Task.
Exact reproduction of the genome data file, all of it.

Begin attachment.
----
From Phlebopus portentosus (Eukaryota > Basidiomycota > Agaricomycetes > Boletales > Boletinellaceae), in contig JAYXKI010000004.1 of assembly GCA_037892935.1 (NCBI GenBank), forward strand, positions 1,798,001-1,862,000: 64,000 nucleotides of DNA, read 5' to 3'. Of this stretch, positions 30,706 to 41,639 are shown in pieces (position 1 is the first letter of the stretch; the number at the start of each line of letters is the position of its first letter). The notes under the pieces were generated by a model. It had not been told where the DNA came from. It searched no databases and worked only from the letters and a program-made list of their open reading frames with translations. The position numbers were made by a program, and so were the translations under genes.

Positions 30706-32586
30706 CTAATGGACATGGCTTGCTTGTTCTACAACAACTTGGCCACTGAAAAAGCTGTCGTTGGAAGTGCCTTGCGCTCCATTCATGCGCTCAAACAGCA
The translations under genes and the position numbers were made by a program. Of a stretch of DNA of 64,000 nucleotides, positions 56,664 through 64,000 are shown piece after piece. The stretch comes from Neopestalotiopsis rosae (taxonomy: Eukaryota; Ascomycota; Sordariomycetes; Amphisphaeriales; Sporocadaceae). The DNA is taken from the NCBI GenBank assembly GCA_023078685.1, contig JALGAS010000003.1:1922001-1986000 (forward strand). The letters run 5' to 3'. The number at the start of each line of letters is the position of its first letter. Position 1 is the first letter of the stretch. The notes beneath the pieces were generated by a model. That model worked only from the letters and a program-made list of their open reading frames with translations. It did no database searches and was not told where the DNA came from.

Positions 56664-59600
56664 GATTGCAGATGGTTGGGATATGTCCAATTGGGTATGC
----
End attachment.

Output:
From Phlebopus portentosus (Eukaryota > Basidiomycota > Agaricomycetes > Boletales > Boletinellaceae), in contig JAYXKI010000004.1 of assembly GCA_037892935.1 (NCBI GenBank), forward strand, positions 1,798,001-1,862,000: 64,000 nucleotides of DNA, read 5' to 3'. Of this stretch, positions 30,706 to 41,639 are shown in pieces (position 1 is the first letter of the stretch; the number at the start of each line of letters is the position of its first letter). The notes under the pieces were generated by a model. It had not been told where the DNA came from. It searched no databases and worked only from the letters and a program-made list of their open reading frames with translations. The position numbers were made by a program, and so were the translations under genes.

Positions 30706-32586
30706 CTAATGGACATGGCTTGCTTGTTCTACAACAACTTGGCCACTGAAAAAGCTGTCGTTGGAAGTGCCTTGCGCTCCATTCATGCGCTCAAACAGCA
The translations under genes and the position numbers were made by a program. Of a stretch of DNA of 64,000 nucleotides, positions 56,664 through 64,000 are shown piece after piece. The stretch comes from Neopestalotiopsis rosae (taxonomy: Eukaryota; Ascomycota; Sordariomycetes; Amphisphaeriales; Sporocadaceae). The DNA is taken from the NCBI GenBank assembly GCA_023078685.1, contig JALGAS010000003.1:1922001-1986000 (forward strand). The letters run 5' to 3'. The number at the start of each line of letters is the position of its first letter. Position 1 is the first letter of the stretch. The notes beneath the pieces were generated by a model. That model worked only from the letters and a program-made list of their open reading frames with translations. It did no database searches and was not told where the DNA came from.

Positions 56664-59600
56664 GATTGCAGATGGTTGGGATATGTCCAATTGGGTATGC